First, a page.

Nostalgia: paradises lost and the strength of recruits

Oswald Klingler

In the course of history, endurance reactions of male soldiers, and lately of female soldiers as well, have arrested varying, but as a whole increasing, attention as both a human and a military problem. While recently the ÖMZ reported on the general dealing with such endurance reactions, now the issue of a special, originally as “Nostalgia” termed phenomenon is to be addressed in more detail. Even if this phenomenon perhaps has been overestimated so far, it ought not to be underestimated in its present relevance, in as much as it shows the limitations of adaptability and the ability to cope with strain by man, thus representing an antithesis to the desires and yearnings of some military theorists.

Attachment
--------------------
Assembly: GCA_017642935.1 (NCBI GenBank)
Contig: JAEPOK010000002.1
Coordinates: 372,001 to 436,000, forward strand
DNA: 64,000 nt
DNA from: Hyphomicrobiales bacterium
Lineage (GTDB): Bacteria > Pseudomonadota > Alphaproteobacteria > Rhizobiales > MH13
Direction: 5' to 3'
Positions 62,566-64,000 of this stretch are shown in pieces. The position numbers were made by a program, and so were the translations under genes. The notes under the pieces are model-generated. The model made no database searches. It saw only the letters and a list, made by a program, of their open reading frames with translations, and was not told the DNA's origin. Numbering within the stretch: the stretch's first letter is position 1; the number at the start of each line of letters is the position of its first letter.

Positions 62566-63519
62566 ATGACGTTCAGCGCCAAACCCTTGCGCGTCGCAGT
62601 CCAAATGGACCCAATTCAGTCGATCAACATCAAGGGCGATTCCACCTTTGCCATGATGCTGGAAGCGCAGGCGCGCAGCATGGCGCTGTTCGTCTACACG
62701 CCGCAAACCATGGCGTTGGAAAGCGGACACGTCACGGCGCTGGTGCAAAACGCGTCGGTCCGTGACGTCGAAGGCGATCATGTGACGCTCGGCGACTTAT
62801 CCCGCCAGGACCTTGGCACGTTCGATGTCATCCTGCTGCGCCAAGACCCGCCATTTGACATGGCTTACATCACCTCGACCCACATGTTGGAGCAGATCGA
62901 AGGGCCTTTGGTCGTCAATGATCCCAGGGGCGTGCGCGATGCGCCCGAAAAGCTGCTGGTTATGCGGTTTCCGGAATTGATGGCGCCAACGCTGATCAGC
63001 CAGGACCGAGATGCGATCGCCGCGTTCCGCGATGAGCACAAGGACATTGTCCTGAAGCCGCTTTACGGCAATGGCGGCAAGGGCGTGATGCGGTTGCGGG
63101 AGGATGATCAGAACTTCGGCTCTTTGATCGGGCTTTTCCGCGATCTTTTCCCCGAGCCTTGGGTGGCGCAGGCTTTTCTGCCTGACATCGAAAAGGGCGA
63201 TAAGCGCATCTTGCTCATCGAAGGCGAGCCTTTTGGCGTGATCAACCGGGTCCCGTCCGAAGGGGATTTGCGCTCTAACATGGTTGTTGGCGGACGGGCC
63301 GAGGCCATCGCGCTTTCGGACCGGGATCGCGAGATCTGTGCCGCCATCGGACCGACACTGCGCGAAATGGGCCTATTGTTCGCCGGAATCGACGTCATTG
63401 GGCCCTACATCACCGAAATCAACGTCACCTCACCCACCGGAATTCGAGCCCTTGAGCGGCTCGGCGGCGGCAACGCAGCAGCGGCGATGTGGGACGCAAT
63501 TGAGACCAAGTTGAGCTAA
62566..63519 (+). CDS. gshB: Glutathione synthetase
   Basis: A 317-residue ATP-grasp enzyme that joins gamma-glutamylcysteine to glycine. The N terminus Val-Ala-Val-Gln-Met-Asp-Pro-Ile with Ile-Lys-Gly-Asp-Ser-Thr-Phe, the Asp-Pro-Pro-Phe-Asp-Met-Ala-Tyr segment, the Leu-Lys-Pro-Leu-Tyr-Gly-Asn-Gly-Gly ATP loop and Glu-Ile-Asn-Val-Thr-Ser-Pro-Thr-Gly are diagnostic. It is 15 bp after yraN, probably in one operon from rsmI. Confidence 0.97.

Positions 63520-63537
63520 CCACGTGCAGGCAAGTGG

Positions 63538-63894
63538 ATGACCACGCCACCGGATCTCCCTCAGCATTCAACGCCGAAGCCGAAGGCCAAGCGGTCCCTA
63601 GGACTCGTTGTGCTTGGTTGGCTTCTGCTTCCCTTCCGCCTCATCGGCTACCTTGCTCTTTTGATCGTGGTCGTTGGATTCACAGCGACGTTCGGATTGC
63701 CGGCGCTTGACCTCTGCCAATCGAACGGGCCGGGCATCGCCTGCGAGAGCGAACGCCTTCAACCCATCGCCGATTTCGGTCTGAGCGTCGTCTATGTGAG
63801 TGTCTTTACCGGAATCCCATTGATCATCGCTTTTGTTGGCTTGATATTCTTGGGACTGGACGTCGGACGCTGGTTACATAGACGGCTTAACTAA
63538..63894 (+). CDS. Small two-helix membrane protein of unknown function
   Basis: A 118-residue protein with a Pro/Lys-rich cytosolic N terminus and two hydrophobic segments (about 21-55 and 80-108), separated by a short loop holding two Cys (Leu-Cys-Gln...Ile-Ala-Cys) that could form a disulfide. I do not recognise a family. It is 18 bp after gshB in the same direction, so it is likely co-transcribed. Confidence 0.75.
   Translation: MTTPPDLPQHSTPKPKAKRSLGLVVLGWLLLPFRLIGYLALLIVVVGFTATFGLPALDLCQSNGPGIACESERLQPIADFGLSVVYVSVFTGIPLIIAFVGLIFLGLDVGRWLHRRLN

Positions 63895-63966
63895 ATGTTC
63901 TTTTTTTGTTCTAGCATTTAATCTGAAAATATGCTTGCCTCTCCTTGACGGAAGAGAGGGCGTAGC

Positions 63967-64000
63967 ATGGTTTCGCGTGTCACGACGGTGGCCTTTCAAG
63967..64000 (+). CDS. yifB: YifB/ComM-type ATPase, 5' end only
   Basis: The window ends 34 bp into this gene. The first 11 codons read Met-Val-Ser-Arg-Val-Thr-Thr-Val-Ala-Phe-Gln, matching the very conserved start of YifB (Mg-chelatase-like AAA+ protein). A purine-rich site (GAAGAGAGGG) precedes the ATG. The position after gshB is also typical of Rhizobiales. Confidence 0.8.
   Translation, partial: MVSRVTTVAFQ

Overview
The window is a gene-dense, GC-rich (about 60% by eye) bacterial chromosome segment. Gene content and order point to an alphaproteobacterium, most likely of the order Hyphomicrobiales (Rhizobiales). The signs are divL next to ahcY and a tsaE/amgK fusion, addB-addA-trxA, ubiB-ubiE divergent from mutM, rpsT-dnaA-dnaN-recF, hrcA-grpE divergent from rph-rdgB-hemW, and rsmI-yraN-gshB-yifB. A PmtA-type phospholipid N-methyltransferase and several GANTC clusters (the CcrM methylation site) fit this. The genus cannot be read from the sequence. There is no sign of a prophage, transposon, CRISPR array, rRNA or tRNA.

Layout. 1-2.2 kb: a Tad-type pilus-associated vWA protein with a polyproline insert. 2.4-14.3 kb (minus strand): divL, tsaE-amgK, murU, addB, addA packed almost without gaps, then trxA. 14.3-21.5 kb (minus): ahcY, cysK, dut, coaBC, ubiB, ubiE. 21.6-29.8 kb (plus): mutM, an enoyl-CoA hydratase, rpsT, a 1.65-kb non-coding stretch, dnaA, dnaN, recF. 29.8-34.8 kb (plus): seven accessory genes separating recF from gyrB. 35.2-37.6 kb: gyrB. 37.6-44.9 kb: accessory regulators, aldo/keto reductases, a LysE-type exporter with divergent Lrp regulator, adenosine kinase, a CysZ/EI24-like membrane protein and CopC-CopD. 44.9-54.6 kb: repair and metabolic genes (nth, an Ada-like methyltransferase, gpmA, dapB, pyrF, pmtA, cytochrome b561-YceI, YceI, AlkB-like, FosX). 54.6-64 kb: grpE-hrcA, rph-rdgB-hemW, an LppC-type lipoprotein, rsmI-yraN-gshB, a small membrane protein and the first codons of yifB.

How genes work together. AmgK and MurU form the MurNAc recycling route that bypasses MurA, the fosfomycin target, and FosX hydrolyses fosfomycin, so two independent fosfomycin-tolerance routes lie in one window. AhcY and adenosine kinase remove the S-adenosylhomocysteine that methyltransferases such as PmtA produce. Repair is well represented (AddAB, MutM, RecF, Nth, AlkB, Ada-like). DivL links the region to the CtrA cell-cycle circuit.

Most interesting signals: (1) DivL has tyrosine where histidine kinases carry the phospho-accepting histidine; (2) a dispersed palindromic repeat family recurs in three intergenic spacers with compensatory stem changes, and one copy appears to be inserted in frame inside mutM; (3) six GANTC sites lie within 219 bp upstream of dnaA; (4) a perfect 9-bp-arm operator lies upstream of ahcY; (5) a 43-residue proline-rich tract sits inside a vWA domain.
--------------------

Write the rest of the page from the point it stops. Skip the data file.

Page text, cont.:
The first medical assessment of a soldierly endurance reaction which must pass for Nostalgia is that which the Swiss medical student Johannes Hofer elevated into the status of an illness in his dissertation in 1688 – homesickness (nostalgia). It had been known as “Swiss Sickness” as a problem earlier already, considered to be a serious danger for the normally very cherished fitness to fight of Swiss mercenaries. An epidemic occurrence of the disorder was reported later, especially among the Napoleonic troops and during the American Civil War, when nostalgia had been the most frequent reason for losses such as secondary diseases, hospitalisations, repatriations, and suicides. On the other hand, during the World Wars, in comparison to the much more palpable disorders like “shell shocks” and “war tremor”, the “silent” nostalgia hardly found any attention. In contrast to the notorious post-traumatic stress disorder, it is not regarded a proper disorder in international diagnosis systems. According to the International Classification of Diseases, today it is supposed to be denoted one of many possible adaption disorders, in the sense of a disturbed adaptation to living conditions, characterized by respective depressive or dysphoric malaise and psycho-vegetative reactions. Even among recruits consulting the psychological services of the Austrian Armed Forces, reactions to homesickness represent the commonest problems. Their character and peculiarities show that currently among recruits considered fit for military service a considerable number lacks sufficient ability to cope with the strain of military service with the corresponding training.